Ed Stetzer is a prolific writer on mission, President of LifeWay Research and a frequent conference speaker for a wide variety of churches. He recently spoke at Dwell London. Ed gave a seminar for cross-cultural workers to help them understand the current evangelical movement. Adrian Warnock has helpfully posted some of what Ed said here, including:
“Ed spoke about what he called the pragmatic evangelical movement …Rick Warren and Bill Hybels. Big global influence. Saddleback is probably the most influential church in the world. …Many think pragmatic is a bad word. But it just means determining what works. …
Traditional evangelicals …would have conferences about for example creationism vs evolution. Must prove these things to be true… Rick Warren is a very conservative evangelical on almost all issues but he says “what people really want to know is how God can change their life or marriage”. Many traditional evangelicals rushed into pragmatic evangelicalism as they were so fed up of dry dead theology.
A decade ago, Purpose Driven was the most influential Christian movement in the world. Very broad reaching. In the the USA, these movements are still influential, but not like they were ten years ago…. Willow Creek originally spoke about being seeker driven. Stage driven. Take into account the local expressions of music and drama. Willow Creek was also influential but less globally. The seeker paradigm of ministry has declined in influence, and Willow itself has changed their own paradigm. When they realized they needed to change their way to disciple, and announced that they were changing, many people went after them in a nasty way, especially online.
Younger evangelicals …are building on or charting new directions. Younger evangelicals can be found among a number of different groups: 1. Hyper-contemporary . Desire for “in your face,” eg series on sex with aggressive titles that get complaints. Gets media attention and they like it….The idea is that in the modern world it is harder to get peoples attention. So the desire is to cut through the noise and get people to notice. In an all consuming passion to reach the unchurched they often offend the Christians. In a way they are a continuation of the seeker movement but “louder.”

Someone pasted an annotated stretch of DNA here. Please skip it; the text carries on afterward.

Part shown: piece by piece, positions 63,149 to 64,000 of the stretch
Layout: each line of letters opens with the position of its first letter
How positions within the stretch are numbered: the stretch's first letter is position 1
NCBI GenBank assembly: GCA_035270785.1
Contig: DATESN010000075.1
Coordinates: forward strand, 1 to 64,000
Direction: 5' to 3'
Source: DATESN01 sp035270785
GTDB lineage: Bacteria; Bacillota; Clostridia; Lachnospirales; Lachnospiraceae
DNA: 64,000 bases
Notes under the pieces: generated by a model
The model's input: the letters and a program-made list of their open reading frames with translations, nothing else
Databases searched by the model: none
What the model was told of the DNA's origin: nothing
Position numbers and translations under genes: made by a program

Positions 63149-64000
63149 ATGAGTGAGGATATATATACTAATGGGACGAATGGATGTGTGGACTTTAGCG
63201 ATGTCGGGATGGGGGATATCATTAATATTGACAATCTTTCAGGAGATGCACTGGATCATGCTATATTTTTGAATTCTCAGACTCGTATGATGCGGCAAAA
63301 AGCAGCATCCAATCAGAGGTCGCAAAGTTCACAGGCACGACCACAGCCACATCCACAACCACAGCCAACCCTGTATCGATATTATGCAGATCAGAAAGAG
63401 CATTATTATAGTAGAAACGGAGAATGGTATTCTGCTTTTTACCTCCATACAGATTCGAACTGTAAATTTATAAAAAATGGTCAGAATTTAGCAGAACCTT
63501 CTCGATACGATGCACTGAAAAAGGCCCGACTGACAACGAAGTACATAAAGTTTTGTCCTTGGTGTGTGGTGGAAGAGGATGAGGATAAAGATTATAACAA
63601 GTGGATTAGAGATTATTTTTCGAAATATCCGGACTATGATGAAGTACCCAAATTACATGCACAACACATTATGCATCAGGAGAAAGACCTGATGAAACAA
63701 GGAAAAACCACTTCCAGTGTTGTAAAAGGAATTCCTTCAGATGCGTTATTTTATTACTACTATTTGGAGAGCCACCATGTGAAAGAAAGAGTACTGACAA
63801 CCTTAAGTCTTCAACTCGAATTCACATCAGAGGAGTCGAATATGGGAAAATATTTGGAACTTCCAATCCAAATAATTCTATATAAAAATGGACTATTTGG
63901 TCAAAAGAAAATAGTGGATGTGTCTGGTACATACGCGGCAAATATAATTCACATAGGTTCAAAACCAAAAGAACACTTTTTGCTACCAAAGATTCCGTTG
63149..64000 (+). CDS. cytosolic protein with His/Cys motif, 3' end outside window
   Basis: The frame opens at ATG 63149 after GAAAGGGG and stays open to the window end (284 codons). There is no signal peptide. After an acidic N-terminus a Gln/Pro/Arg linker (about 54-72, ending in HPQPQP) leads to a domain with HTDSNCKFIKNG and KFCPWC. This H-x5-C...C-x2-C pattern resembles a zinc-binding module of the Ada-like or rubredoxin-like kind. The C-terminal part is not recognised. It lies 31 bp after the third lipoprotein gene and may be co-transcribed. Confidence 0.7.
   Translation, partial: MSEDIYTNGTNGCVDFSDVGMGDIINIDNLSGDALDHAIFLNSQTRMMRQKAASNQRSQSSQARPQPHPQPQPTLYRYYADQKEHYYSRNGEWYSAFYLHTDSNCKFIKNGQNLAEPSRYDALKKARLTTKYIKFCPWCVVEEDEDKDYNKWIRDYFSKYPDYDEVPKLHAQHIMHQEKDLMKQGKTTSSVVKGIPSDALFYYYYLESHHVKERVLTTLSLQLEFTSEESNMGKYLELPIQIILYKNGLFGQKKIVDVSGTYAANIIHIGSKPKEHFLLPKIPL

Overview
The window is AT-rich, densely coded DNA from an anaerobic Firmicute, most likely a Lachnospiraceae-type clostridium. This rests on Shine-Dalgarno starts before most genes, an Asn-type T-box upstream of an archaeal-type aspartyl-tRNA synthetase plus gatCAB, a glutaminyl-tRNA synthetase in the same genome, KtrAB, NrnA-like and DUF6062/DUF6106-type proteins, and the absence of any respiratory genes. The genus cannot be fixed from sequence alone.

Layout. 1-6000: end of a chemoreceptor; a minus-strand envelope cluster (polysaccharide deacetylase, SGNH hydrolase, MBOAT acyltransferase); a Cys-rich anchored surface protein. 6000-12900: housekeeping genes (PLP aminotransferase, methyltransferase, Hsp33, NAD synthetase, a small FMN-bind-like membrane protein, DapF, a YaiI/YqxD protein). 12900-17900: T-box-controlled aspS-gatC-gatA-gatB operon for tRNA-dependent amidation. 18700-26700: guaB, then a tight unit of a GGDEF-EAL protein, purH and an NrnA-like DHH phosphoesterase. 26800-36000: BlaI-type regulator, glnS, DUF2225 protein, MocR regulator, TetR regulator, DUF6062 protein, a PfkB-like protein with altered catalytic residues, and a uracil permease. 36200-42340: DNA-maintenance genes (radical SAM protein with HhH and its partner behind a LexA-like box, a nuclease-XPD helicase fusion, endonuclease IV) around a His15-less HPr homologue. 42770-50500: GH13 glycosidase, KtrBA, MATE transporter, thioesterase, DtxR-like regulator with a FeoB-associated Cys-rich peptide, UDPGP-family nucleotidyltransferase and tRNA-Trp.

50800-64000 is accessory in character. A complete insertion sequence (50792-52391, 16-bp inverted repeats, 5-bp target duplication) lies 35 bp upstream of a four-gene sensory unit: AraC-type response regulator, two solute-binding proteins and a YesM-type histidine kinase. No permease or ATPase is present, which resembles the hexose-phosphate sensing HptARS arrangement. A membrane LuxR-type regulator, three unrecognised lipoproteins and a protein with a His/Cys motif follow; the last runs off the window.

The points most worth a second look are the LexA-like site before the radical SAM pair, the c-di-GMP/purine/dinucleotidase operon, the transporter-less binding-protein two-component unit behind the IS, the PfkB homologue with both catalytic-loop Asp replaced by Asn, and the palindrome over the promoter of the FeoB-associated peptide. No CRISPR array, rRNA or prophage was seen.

2. Emerging Church. These should be considered as several different groups:Relevants A lot of this is just about being relevant. Appropriate to the culture. Same understanding of the gospel but engage in a different way. Reconstructionists want to change the way we do church. They believe in the gospel. Believe in conversion. But believe that much of what had been done in church harms the gospel. So we see, House Church, Missional, incarnational models. The reality is indeed that many churches do need to change. Revisionists like Maclaren want to rethink the gospel want a bigger gospel, more societal. Some want to ditch the idea of gospel as a transaction altogether.
3 New reformed. These respond to society by wanting to go deeper. Time magazine thinks that this idea is one of the most influential ideas (including secular ones) in modern America. Different varieties eg charismatic reformed. John Macarthur and Driscoll are very different for example. A lot of younger reformed evangelicals became reformed in response to more vague churches they grew up in. There is much to rejoice about, but much to be anxious about also. There is a level of anger in some that is so concerning that they are nick-named the “TR” =truly reformed. Fortunately there are also the “WR” =winsomely reformed. Many in more traditional forms criticize. Actually the new reformed have something in common with the emerging in that they want to correct the common gospel, in this case they want a bloodier one with more emphasis on cross and resurrection. There is a growing evidence of dissatisfaction with evangelicalism. People feel that they are not seeing the results that they thought they would. There is much experimentation that is going on, and coming up with new expressions of church. Stetzer calls this Evangelical angst.People are seeking a model. Unsure about who they are. There is a drive to reclaim the centre, because the edges are fuzzy. We live in a time of Tumult. Many are dissatisfied with the results so far, unsure what the future holds.”
Are evangelicals more fractured and polarised than any time in history? I’m not sure. 21st century travel and digital communications certainly makes dissemination of new trends, movements, theologies and practices quite different to any prior times. But we are certainly living in an era of what Ed calls ‘evangelical angst’ and struggling with our expression of Jesus’ words in John 17:20-21. That’s why John Armstrong’s call in your church is too small: why unity in Christ’s mission is vital to the future of the Church is so vital – for those both within ‘evangelicalism’ and right across Christ’s Church. We will blog through this book in the near future.